With the client determined to run a full racing and events programme during this entire 20-month-long scheme, Paul Fowles’ race course project was much like a game of chess.
Every time the client held a race meeting, all construction work would come to a standstill so complete that you could be lulled into thinking nothing at all was going on. Paul moved his people around the board whilst The Jockey Club sought to move the racing public into the same spaces.
It involved rather more than just downing tools for a few days. For example, three weeks before the first race day of the project, Paul had 200 workers on site amid the gaping holes and piles of rubble of a race course that was now 50% construction site. He had to release most of that back to the client in time (and a 100% safe and decent state) for the first race meeting.
Paul pulled it off by reassuring the client with precisely detailed plans, indeed this was part of his contract winning strategy at tender stage. He also motivated a committed workforce to return all the working areas to an immaculate no-sign-of-construction condition for each race day. He then helped the client’s staff set up 36 hours before the public was welcomed in – a process that usually takes weeks.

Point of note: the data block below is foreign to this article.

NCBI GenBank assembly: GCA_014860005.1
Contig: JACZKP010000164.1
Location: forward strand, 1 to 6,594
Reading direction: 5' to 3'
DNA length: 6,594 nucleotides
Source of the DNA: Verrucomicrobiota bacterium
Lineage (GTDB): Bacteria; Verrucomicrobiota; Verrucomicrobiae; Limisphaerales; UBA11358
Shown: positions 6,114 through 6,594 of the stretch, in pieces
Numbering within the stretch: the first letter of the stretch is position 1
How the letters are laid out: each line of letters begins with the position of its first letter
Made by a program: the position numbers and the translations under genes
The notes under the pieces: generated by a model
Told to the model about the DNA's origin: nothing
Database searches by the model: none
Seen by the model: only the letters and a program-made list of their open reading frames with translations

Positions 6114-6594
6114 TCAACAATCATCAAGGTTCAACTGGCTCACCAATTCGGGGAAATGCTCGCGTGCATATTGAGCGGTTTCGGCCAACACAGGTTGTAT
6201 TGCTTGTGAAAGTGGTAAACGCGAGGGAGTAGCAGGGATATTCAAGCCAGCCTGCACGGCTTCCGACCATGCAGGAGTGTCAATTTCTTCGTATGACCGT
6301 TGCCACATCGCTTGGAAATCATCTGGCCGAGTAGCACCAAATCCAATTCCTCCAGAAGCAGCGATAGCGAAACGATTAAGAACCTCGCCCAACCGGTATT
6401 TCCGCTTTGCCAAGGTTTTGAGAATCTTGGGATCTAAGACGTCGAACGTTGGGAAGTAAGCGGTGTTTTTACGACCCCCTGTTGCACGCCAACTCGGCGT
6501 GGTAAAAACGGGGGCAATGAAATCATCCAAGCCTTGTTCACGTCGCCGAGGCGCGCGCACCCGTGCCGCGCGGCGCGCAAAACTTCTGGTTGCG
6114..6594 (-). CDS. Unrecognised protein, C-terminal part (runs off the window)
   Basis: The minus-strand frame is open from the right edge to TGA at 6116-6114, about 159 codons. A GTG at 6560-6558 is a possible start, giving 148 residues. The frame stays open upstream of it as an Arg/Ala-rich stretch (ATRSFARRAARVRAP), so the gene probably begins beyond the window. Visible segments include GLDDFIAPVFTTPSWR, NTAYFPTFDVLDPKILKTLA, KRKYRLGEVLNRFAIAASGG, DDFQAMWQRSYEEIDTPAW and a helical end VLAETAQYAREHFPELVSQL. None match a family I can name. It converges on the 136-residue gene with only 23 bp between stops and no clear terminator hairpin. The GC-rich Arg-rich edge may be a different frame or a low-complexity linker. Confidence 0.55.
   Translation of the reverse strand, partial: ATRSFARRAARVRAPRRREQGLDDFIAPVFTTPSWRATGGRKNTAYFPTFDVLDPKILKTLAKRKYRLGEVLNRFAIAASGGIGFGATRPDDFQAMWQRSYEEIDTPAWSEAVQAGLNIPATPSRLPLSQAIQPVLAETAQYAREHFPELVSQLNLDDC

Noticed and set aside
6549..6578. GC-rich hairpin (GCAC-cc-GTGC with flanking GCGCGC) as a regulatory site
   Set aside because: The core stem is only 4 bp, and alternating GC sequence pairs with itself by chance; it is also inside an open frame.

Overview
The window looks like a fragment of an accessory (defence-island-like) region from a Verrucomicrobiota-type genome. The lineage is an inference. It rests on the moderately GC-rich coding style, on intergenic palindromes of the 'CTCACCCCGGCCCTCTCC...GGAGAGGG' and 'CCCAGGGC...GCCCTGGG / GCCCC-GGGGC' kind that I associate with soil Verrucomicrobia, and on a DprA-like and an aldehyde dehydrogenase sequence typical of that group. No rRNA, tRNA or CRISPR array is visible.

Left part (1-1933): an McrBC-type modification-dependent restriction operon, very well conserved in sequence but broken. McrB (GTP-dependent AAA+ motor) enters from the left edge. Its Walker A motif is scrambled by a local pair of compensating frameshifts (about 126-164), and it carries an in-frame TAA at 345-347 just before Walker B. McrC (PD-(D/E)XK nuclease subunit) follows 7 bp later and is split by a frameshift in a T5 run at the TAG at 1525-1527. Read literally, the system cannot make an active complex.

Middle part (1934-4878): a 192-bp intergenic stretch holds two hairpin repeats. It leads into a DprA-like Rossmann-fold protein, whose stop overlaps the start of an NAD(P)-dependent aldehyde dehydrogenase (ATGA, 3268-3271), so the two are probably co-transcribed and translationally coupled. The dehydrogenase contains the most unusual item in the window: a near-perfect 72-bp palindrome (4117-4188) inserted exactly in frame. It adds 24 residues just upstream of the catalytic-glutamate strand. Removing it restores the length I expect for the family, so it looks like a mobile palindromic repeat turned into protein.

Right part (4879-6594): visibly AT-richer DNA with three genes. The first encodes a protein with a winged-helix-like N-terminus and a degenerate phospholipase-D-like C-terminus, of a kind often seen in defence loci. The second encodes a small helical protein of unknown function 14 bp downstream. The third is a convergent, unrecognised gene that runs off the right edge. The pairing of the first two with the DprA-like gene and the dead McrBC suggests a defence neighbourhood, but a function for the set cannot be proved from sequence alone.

Closing down the site and subsequently getting it back into play was a process repeated 16 times during the project. Each time it was accomplished so successfully that no customer complaint was ever lodged despite the unforgiving gaze of the world’s press and TV cameras. Indeed, the race course won the Jockey Club’s Best Customer Experience Award and the Racegoers Club’s Best Racecourse of the Year Award during the construction period.
A champion of early integration and collaboration, Paul encouraged innovative ideas from the supply chain. It resulted in the fitting of the balustrades to the precast balcony units at ground level in the factory rather than 80 feet in the air. It maintained programme and reduced the cost of safety equipment as the finished design provided edge protection for the facade works.
To improve buildability and the finish quality of the five-and-a-half-storey grandstand, he changed the internal floor from precast to metal deck composite, which removed the need for bracing. And using a wholly precast deck for the crescent walkway gave the exposed soffit a high-quality finish.